In other words, when , we have well defined atomic- and photonic-like polaritons, i.e., eigenstates where and is null, respectively, for every node . By a judicious tuning of the atomic frequency to a discrete non-denegerate field normal mode frequency, a pair of such polaritons starts to overlap with both components, by a similar way as the single cavity JC model eigenstates Jaynes and Cummings (1963); Shore and Knight (1993) except that, in the JCH model, it extends over the entire network. If the field normal mode frequency happens to be -fold degenerate, then pairs of polaritons get involved in such process. Although in this case there is no JC-like interaction exclusively between one field normal mode and its atomic analog, a significant energy transfer between atomic and photonic degrees of freedom might still occur as long as a pair of localized JC-like polaritons is available and we set the appropriate initial state. In order to highlight these phenomena, mainly to address the amount of energy that can be exchanged between atomic and photonic components, for given initial conditions, we shall start the system with a fully localized atomic state. As such, we induce the system dynamics to be generated only by those JC-like polaritons, for the given atomic frequency, and thus the photonic component does not propagate freely. In Figs. 4(a) and 4(b) we show the overall photonic (atomic) occupation probability, (), when the system starts with an atomic excitation at nodes 4 (hub node) and 18, respectively. The atomic frequency was set to in order to simulate the dynamics of the JC-like polaritons strongly localized at the hub node. Observe that a significant atom-field interaction happens only when the atomic excitation is initially present at such node. In Fig. 5 we show how the process takes place in a detailed way. The initial concentrated atomic energy is progressively converted into field modes (mostly at node 4) and it reaches the other cavities as well. Right after the field modes reach its maximum, it releases energy until the point that the system is fully atomic again, but the excitation is delocalized instead of being fully localized at the initial node. Then a reverse process occur, i.e., the field modes retrieve the same amount of energy and transfer all of it to the node 4 in the form of atomic excitation, thus recovering the initial state. As long as is high enough and is precisely adjusted to the discrete field normal mode frequency, the same behavior occurs cyclically. In Figs. 4(c) and 4(d), the atomic frequency matches with the degenerate field normal mode frequency level comprising every localized polariton associated to the node group. In this case, as we prepare the atomic excitation at node 4, it freezes [Fig. 4(c)], indicating that the overlap between this node and every involved JC-like polaritons is minimum. The same does not applies to node 18 and thus a considerable atom-photon interaction is triggered [Fig. 4(d)]. Even though now there are many polaritons taking part on the dynamics (as the discrete field normal mode frequency level is degenerated), the atom-field interaction occurs in a similar way as in Fig. 5, since most of the contribution comes from the localized polaritons. Thus, despite of the degeneracy degree of a discrete field normal mode frequency level, we can assert that the overlap between the involved JC-like polaritons and the initial state dictates the amount of energy in which can be exchanged. This property is still valid for large-size networks since the AN field normal frequency band is characteristically gapped for any generation. Observe that, in principle, such effective JC interaction is possible in small regular clusters with uniform hopping rates, for instance. However, as we increase its size, the field normal spectrum tends to a continuum thus making an accurate resonance not achievable anymore. In addition, the involved polaritons become even more extended. Therefore, it does not matter in which node we set the initial state, the atomic component becomes practically frozen Makin et al. (2009).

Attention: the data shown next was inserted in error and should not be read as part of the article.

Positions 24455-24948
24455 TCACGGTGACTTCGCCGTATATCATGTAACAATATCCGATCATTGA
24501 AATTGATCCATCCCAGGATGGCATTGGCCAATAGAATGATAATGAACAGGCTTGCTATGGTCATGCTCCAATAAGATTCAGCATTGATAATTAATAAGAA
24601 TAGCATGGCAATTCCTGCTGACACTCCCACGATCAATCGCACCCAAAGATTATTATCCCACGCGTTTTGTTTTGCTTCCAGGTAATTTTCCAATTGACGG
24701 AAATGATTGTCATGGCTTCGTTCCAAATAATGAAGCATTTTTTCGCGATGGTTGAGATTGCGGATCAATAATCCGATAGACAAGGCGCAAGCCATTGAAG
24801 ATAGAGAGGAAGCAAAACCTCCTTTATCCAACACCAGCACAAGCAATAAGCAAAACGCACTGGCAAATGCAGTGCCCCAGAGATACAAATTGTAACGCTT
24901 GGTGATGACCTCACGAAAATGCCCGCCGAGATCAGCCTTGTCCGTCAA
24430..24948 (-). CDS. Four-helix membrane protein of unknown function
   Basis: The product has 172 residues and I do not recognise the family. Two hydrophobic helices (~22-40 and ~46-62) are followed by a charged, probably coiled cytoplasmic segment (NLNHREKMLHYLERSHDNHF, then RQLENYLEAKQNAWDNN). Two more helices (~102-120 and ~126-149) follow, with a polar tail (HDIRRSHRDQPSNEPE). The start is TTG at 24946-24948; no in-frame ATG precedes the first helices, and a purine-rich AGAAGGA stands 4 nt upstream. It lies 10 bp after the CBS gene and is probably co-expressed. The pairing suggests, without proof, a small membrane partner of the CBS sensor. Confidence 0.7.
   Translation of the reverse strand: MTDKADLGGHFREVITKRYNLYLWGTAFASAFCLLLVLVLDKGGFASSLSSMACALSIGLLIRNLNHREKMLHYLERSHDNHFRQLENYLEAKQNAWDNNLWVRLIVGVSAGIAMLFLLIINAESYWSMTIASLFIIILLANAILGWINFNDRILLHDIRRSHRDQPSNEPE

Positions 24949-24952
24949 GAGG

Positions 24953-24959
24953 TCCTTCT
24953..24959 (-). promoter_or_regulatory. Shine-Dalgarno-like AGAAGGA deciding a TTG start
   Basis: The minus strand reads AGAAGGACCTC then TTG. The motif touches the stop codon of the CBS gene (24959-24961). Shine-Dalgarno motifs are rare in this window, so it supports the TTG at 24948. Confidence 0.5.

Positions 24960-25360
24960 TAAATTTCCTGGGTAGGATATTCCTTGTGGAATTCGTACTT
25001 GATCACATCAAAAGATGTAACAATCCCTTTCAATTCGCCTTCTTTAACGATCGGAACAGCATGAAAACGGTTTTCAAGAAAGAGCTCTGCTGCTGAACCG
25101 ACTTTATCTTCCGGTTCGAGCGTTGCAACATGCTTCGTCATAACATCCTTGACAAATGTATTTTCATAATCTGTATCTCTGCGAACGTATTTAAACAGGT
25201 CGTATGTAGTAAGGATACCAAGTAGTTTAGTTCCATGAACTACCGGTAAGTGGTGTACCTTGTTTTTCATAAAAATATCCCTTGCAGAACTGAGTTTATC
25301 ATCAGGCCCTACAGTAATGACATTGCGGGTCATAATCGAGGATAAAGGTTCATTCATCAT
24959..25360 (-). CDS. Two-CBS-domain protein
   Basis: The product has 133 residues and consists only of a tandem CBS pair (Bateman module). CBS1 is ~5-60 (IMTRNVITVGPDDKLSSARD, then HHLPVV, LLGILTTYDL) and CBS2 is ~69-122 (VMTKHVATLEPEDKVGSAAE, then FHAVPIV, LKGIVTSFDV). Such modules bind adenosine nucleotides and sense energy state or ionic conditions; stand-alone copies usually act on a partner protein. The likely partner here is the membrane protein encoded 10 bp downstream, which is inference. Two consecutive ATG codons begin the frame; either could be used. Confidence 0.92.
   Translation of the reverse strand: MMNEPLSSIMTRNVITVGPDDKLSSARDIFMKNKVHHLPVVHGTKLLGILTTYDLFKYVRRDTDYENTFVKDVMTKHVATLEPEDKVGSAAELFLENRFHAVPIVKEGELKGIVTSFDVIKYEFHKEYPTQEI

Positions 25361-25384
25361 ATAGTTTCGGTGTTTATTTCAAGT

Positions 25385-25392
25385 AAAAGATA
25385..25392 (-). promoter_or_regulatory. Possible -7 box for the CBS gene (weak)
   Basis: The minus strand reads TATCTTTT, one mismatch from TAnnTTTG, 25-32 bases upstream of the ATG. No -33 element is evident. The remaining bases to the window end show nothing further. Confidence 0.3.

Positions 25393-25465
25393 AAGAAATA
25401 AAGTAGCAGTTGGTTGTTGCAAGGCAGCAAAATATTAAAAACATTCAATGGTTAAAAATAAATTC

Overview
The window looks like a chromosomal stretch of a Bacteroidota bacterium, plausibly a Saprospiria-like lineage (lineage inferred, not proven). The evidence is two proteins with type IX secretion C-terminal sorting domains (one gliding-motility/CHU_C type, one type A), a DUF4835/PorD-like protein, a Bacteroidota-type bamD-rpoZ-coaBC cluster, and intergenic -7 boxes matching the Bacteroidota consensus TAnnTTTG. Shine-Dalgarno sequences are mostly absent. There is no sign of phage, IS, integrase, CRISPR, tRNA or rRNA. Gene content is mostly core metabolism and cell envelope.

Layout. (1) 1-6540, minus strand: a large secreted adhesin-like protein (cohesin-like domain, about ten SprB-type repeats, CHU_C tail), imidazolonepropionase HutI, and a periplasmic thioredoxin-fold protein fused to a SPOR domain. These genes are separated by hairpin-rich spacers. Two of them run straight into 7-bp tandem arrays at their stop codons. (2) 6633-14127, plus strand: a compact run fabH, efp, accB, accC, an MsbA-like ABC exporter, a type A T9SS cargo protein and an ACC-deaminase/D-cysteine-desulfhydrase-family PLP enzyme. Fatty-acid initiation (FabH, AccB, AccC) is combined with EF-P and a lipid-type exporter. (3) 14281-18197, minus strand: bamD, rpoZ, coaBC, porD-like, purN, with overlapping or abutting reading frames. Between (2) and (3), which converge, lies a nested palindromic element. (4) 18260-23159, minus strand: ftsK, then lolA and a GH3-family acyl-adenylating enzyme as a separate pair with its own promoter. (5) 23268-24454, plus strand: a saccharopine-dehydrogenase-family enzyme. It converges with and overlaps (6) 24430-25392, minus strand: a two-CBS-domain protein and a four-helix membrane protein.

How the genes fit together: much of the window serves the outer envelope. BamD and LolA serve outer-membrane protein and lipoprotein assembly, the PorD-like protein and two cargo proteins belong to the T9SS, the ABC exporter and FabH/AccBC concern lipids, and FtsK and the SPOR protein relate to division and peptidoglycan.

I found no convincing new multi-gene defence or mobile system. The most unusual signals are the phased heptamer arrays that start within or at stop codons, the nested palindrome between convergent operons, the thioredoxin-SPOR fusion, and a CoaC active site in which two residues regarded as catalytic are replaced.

Let us now consider an initial state of the form


which is a JC model single cavity eigenstate Jaynes and Cummings (1963); Shore and Knight (1993). In this case, the whole frequency band is available for the photonic mode propagation while the atomic mode behavior depends on the atomic frequency , in a similar way as in the previous discussion where the initial state was fully atomic. Thus, the photonic mode describes a quantum walk through the network Xu et al. (2008) while the atom-field interaction takes place in a much longer time scale, since . Obviously, the latter is only possible if the atomic frequency matches with any of the field normal mode frequencies. Anyway, regardless of , in this case the photonic mode propagates practically free without being disturbed by the atom-field interaction. Hence, in the remaining of this section we discuss the quantum transport properties of the photonic excitation on the AN.

Firstly, observe that the AN has a rotational symmetry, thus there are several subsets of equivalent nodes (see Fig. 2) like , , , and so forth, in which would lead to the same dynamics. Likewise, for the initial state set at the hub node (), the occupation probabilities are equal for each subset. Figs. 6 and 7 show the time evolution of the photonic occupation probability for different initial single cavity states on the and AN, respectively.

Figure 6: (Color online) Time evolution of the photonic excitation occupation probability, , through the AN (16 nodes) for the strong hopping regime. The vertical axis represents the occupation probability of a particular node (cavity). The single cavity initial state is prepared at nodes , 4, 5, and 15. System parameters are , , and . The node numbering is available in Fig. 2.
Figure 7: (Color online) Same as Fig. 6, but for (43 nodes) and , 15, 18, and 21.

Although exhibiting a rather complex dynamics, we can identify some general aspects of the propagation. The most remarkable feature is periodic transition between localized and extended states. The return probability can reach the highest values so that the excitation is most likely to be found in the initial node. This is expected due to the existence of many localized eigenstates, as discussed in Sec. III. This localization is stronger for , the hub node.